Sequoia Doubles Down On Seed Investing To Hunt For The Unicorns Unique To Downturns

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For all the evangelizing by tech investors that a downturn is the best time to start a company, prospective founders aren’t necessarily taking the bait. Already noticeably fewer companies are starting up, according to Jess Lee, a partner on Sequoia Capital’s early stage investing team.



Jess Lee, a partner on Sequoia's early stage investing team, is also leading the firm's Arc program — a seven-week bootcamp on company building — for pre-seed and seed startups. Jamel Toppin for Forbes


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Jess Lee, a partner on Sequoia’s early stage investing team, is also leading the firm’s Arc program — a seven-week bootcamp on company building — for pre-seed and seed startups. Jamel Toppin for Forbes

Nevertheless, Sequoia is betting that now is a worthwhile time to move further into seed investing. The heavyweight Sand Hill Road firm announced Wednesday a new $195 million seed fund, and plans in 2023 to run three batches of Arc, its version of an accelerator, up from two last year.

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“We have found across the vintages of Sequoia that companies built during these periods of uncertainty are often the most legendary ones,” Lee said in an interview with Forbes. The firm’s 2009 seed check into Airbnb, a year after it proclaimed “R.I.P. Good Times,” figures famously in the annals of Silicon Valley lore, for example.

The level of uncertainty this time around, however, is “much higher,” Lee admitted — even compared to 2000 or 2008. Questions of inflation, the war in Ukraine, and ongoing U.S.-China tensions have made it hard for venture capitalists to chart a clear path forward. “An unprecedented mix of different factors are all colliding at the same time,” she said.

The downtick for more mature tech companies has hit Sequoia especially hard compared to its peers, owing to a strategy shift in 2021 spearheaded by the firm’s new leader Roelof Botha to establish an evergreen fund which allowed it to hold stock in portfolio companies after they went public. Some of its banner IPOs like DoorDash and Unity are now down more than 70% from their peak stock prices. Add on top of that the collapse of FTX, which caused Sequoia to mark down some $200 million in investments to zero, and the storied firm has been dealt a share of blows in the last year.

Lee said that she believes the firm is making a growing proportion of its investments at the earliest stages, where companies are most insulated from the throes of the public market. Therein likes the opportunity for Sequoia in seed.

Yeah, there’s a bunch of downsides, but I think this is a better time to build.

Sequoia partner Jess Lee

“We are trying to stay the course and just find really talented outlier founders,” Lee said. Sequoia’s idea of an “outlier” does not have so much to do with unique or underrepresented backgrounds as much as an exceptional vision. Lee cites Mark Zuckerberg and Rippling’s Parker Conrad as examples of the kind of appetite the firm is looking for. That’s a key criteria for the 15 to 20 pre-seed and seed companies that it accepts out of thousands of applications for Arc, a seven-week program which it debuted last year to teach founders the tenets of company building.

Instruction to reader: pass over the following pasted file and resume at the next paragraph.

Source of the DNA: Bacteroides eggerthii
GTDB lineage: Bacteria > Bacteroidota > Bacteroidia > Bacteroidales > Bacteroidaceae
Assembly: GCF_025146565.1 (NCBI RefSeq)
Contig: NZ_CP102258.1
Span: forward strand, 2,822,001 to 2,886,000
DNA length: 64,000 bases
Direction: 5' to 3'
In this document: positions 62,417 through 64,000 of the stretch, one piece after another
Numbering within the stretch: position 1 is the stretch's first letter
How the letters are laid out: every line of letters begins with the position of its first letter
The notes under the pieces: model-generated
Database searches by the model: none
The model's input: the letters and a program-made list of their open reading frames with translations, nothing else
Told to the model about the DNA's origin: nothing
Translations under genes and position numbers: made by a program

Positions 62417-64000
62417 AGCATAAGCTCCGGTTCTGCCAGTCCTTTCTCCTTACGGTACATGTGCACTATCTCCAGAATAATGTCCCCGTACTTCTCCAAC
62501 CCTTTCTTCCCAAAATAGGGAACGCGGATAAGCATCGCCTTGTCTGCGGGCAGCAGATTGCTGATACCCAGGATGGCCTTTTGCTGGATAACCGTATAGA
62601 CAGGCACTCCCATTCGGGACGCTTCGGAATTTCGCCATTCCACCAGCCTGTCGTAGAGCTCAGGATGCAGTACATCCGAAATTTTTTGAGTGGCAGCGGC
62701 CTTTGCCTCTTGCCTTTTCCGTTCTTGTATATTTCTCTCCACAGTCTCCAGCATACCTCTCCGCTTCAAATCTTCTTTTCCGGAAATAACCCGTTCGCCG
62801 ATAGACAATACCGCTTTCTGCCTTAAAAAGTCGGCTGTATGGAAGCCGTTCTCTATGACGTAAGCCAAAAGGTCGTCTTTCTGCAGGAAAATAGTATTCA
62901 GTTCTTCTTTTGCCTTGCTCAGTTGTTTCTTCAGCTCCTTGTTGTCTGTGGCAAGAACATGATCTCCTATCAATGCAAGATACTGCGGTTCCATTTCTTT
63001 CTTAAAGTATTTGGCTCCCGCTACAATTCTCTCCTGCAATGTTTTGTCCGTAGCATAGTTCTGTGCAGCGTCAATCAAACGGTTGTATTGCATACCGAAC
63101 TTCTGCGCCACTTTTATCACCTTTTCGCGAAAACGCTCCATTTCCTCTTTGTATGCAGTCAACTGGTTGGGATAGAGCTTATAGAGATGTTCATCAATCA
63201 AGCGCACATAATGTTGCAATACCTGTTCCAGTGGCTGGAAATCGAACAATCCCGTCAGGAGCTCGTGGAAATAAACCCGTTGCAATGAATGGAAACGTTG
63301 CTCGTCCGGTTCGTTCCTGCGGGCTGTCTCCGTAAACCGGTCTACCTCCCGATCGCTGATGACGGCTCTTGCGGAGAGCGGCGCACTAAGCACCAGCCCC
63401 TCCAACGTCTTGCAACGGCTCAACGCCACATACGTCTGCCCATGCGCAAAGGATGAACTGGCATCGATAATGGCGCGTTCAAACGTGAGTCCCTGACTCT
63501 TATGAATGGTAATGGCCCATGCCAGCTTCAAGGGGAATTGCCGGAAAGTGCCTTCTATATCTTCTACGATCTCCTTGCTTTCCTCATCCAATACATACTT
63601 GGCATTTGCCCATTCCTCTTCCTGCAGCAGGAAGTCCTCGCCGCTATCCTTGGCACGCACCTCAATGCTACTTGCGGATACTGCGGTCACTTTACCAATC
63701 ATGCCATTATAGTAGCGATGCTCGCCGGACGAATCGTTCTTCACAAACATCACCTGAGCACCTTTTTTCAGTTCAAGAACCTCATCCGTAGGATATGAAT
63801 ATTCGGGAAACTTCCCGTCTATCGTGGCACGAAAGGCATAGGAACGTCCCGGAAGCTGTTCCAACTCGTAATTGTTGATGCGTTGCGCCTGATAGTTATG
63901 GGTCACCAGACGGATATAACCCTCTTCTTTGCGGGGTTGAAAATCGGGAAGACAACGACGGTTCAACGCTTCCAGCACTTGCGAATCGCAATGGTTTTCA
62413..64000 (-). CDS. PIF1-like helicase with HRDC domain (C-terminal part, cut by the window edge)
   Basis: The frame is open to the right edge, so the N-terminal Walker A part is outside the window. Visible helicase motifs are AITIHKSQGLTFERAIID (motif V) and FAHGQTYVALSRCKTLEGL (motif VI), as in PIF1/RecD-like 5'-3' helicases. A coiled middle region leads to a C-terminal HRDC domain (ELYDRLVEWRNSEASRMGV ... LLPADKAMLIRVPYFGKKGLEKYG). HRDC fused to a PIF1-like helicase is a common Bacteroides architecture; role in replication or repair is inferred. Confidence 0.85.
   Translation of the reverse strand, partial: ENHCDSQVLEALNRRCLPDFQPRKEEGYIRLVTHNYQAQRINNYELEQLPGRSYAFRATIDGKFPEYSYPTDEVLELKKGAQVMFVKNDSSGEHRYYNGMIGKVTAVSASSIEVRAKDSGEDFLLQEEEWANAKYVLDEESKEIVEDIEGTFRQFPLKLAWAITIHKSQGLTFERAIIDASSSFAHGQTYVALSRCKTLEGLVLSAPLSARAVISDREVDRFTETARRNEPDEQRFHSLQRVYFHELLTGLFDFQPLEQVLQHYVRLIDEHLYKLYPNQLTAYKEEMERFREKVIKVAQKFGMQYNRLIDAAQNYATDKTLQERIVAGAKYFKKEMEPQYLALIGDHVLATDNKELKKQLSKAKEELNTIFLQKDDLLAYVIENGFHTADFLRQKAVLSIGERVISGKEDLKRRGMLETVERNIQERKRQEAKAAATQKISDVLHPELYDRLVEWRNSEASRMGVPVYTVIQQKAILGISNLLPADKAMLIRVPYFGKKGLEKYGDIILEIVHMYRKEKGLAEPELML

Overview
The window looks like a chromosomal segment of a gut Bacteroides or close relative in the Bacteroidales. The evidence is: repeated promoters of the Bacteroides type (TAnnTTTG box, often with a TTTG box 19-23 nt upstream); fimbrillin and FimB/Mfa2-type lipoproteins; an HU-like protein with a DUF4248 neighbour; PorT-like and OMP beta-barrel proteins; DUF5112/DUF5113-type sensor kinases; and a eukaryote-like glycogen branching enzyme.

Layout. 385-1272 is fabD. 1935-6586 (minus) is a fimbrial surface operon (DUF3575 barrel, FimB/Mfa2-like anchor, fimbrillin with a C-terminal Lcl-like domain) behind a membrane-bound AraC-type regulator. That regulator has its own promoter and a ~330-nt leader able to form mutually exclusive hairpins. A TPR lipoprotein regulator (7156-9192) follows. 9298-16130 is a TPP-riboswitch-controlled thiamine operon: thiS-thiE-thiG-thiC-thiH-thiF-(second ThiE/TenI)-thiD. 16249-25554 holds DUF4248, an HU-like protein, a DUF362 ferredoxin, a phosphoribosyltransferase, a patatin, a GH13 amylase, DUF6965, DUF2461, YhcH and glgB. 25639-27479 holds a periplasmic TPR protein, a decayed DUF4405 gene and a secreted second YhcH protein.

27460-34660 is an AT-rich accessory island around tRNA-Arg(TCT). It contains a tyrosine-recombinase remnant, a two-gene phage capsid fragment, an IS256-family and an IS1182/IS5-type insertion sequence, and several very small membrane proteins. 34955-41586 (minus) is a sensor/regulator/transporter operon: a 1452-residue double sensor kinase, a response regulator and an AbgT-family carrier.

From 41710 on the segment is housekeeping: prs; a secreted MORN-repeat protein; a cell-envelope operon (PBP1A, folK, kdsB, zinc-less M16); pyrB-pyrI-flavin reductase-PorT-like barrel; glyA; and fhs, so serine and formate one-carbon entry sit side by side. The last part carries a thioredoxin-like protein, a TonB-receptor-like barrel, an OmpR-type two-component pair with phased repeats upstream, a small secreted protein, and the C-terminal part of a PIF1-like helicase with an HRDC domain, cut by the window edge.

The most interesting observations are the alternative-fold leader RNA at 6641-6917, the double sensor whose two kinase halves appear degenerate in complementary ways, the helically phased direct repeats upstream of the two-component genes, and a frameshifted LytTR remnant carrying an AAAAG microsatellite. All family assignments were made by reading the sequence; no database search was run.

At the start of the program, the firm cuts a $1 million check out of its seed fund to each company, taking a small stake whose size depends on the stage of the business. But Sequoia’s own goal is not to take significant ownership in the company. The firm did not lead or co-lead any subsequent funding round for the 30 startups which went through Arc last year, and plans to continue operating this way, Lee said.

By maintaining a blanket policy for all participants, Sequoia averts concerns of “signaling risk,” in which follow-on investments into some startups could harm the reputation of the others. In this way, Lee argues that Sequoia provides a “signaling advantage” instead: “We found that for the companies that do participate in Arc, after the class wraps it increases their odds of their next round happening.”

Last year, the firm hosted one program each in Europe, where founders spent half a day sitting with Klarna CEO Sebastian Siemiatkowski, and the United States, where the group went to Disneyland to learn from theme park executives (they made time for one ride too). “The goal is to see an example of what greatness looks like,” Lee said. Sequoia plans to expand the American version to run twice a year, and has opened applications for the first program, which begins in March.

Whether for Arc participants or the seed companies into which it will lead investments in this year, Lee said founders brave enough to start companies in these turbulent times will be endowed with one massive advantage: hiring. “The first ten hires are the DNA of a company — they set the tone and the culture,” she said. “Now is a better time to recruit than ever before. That’s why we’re leaning in.”

Lee, who herself launched a fashion shopping startup called Polyvore in 2008, speaks from experience in saying the downturn led her to build a more capital-efficient company (Polyvore sold to Yahoo for $230 million in 2015). “We couldn’t buy our way to acquiring users — we had to figure out how to actually have customers who loved our product,” she said. “Yeah, there’s a bunch of downsides, but I think this is a better time to build.”

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